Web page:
Michaela Vidlakova

Michaela Vidlakova

This is most likely a studio photograph, and is of me at around the age of five. It was taken in Prague in 1942.

I don’t know exactly when it was, but I think that sometime during 1941 the Germans forced us out of our apartment. We moved to Zizkov, a Prague neighborhood, into an apartment with Grandma and Grandpa Katz, who lived in a zone where they weren’t evicting Jews. It was an unattractive quarter and an old, uninteresting building. But because they had a large apartment, we had to move in with them. While we were still living there together as a family, it wasn’t all that tragic. My father, mother and I had the use of one room. I think the other grandmother or someone else from the family was also living there.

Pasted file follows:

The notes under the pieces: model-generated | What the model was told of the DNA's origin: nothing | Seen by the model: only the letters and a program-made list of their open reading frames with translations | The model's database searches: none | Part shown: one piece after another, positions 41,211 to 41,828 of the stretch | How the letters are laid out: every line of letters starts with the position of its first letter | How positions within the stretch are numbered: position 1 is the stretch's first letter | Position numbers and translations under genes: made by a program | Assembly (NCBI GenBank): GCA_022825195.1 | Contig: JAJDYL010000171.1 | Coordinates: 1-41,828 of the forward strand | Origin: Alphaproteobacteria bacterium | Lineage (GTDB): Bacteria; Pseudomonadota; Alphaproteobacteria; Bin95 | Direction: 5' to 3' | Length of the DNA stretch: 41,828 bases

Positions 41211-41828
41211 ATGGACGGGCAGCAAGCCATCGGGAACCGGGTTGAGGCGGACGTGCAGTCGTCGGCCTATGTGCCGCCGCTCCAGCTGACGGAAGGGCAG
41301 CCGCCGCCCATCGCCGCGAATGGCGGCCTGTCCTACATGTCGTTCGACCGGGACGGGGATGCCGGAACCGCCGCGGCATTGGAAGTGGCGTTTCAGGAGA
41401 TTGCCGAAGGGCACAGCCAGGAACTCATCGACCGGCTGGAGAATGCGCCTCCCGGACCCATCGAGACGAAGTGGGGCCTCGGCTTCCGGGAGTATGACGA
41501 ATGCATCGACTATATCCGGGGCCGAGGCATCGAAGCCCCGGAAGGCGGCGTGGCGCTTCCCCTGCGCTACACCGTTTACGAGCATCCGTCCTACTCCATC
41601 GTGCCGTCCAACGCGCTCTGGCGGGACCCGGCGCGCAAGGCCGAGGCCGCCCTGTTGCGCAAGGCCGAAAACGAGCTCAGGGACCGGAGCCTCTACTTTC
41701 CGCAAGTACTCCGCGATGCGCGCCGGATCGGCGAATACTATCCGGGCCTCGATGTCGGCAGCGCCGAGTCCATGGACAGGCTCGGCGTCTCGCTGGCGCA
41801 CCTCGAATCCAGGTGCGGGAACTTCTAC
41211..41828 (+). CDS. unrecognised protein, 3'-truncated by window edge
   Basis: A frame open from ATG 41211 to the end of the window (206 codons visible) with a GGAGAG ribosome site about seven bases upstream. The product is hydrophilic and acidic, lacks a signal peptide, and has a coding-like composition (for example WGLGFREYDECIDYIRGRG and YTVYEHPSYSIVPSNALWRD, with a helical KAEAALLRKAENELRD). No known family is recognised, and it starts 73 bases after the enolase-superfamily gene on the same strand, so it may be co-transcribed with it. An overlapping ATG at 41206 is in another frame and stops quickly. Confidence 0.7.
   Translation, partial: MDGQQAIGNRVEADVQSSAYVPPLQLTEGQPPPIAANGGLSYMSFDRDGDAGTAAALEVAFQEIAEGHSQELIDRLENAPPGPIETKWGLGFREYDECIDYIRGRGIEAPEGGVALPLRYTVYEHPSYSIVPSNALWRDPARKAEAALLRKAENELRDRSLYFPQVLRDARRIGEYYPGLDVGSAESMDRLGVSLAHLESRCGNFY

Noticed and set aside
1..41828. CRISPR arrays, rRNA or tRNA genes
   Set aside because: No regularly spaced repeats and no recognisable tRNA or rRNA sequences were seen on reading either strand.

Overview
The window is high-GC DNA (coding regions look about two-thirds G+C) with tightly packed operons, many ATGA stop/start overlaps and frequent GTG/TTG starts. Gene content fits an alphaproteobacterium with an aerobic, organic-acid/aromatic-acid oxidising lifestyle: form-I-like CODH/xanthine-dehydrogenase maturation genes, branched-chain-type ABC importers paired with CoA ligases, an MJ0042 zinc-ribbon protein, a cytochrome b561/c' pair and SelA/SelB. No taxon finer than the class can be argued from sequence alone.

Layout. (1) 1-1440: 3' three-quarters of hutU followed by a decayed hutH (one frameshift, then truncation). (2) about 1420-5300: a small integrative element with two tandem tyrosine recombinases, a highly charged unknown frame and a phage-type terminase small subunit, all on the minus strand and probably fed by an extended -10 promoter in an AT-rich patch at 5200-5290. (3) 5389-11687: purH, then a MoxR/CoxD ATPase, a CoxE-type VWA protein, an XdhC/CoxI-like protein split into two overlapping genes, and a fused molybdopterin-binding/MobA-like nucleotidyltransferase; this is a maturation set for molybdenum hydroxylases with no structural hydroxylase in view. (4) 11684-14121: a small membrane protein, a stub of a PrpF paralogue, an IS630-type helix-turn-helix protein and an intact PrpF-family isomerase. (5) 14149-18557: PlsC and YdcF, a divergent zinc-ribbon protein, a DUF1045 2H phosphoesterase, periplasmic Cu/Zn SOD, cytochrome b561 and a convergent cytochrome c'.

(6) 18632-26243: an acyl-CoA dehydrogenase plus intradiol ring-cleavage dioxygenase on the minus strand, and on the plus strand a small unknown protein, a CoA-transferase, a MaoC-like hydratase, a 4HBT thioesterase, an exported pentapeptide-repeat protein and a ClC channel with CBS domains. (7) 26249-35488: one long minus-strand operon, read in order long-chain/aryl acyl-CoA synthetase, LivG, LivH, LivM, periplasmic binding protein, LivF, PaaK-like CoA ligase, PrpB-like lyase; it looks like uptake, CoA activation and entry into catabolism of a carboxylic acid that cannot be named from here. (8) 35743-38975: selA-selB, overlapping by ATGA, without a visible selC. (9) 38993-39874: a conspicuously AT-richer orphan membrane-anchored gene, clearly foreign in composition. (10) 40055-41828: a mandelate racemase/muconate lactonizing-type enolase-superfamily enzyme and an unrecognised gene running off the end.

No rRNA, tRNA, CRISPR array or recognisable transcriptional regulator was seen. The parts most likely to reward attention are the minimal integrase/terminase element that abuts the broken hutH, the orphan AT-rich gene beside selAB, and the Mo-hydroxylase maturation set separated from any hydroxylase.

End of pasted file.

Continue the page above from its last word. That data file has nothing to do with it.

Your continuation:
When we then lived in Zizkov, Grandma and I would at least walk along U Rajske Zahrady Street, which led along Rieger Gardens; I was no longer allowed into the park itself anymore either. There was this open area there, now it’s been built on, where boys used to play soccer. But it wasn’t an official park. It was one of the few places where Jewish children could go. Then we also used to go to the Jewish cemetery in Zizkov, and used to play amongst the graves; there was even some sort of Jewish musical event there, the audience would sit on the edges of the graves.

I didn’t start attending school until after the war. Before the war my mother didn’t teach me, I was completely self-taught. I learned to read from signs that I saw around Prague. I think that at the age of five I was already normally reading books.

I didn’t classify my friends according to origin or religion. The fact that I used to get gifts for Chanukkah and others for Christmas I just took as that everyone’s got their own thing. From the pre-Terezin period I remember my Jewish friend Pavel Fuchs, who was the son of Mr. Fuchs, and engineer who was later the chairman of the Council of Jewish Communities in Prague. I’ve known Pavel since I was little. He now lives in Seattle.

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